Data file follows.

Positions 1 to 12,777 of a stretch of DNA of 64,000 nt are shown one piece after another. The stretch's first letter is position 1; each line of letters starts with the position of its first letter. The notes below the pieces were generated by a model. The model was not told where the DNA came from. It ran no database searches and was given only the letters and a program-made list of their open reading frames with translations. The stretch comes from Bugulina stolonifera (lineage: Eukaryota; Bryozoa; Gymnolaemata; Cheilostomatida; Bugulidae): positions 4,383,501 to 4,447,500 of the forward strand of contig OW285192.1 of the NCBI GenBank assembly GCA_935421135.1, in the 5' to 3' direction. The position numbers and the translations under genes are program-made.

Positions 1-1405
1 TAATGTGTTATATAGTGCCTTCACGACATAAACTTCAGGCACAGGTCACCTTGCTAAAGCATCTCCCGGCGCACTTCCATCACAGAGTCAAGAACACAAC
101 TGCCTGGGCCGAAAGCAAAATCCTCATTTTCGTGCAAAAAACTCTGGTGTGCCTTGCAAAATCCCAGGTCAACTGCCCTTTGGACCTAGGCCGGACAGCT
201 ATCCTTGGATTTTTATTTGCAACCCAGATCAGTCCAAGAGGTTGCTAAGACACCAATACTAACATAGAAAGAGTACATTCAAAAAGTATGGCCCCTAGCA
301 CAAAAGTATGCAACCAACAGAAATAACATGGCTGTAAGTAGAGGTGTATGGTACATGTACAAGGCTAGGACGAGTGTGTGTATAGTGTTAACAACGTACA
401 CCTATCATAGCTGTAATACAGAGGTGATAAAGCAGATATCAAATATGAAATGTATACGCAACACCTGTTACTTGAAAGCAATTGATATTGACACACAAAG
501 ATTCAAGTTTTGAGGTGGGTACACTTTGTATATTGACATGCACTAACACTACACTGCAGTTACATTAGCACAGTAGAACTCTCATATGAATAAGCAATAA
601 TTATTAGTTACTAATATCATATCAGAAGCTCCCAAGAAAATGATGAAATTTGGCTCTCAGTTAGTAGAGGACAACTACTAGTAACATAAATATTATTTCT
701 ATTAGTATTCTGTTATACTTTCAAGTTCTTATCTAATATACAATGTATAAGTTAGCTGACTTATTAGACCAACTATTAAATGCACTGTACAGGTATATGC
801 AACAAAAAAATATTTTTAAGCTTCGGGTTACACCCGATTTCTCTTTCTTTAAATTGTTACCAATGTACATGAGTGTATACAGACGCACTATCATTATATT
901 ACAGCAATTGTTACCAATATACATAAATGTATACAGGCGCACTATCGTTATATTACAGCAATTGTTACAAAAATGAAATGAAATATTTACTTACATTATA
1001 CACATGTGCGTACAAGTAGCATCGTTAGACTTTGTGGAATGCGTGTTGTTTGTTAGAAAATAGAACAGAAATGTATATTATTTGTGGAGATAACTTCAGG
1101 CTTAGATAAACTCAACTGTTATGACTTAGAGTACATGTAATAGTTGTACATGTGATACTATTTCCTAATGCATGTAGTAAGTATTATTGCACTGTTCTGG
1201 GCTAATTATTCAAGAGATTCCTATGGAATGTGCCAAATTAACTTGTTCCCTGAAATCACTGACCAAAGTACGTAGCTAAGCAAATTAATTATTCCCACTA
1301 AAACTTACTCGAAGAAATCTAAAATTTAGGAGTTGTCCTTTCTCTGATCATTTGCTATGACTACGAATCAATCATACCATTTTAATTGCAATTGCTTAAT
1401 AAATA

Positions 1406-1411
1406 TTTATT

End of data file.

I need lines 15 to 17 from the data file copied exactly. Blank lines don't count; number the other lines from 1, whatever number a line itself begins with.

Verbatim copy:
1201 GCTAATTATTCAAGAGATTCCTATGGAATGTGCCAAATTAACTTGTTCCCTGAAATCACTGACCAAAGTACGTAGCTAAGCAAATTAATTATTCCCACTA
1301 AAACTTACTCGAAGAAATCTAAAATTTAGGAGTTGTCCTTTCTCTGATCATTTGCTATGACTACGAATCAATCATACCATTTTAATTGCAATTGCTTAAT
1401 AAATA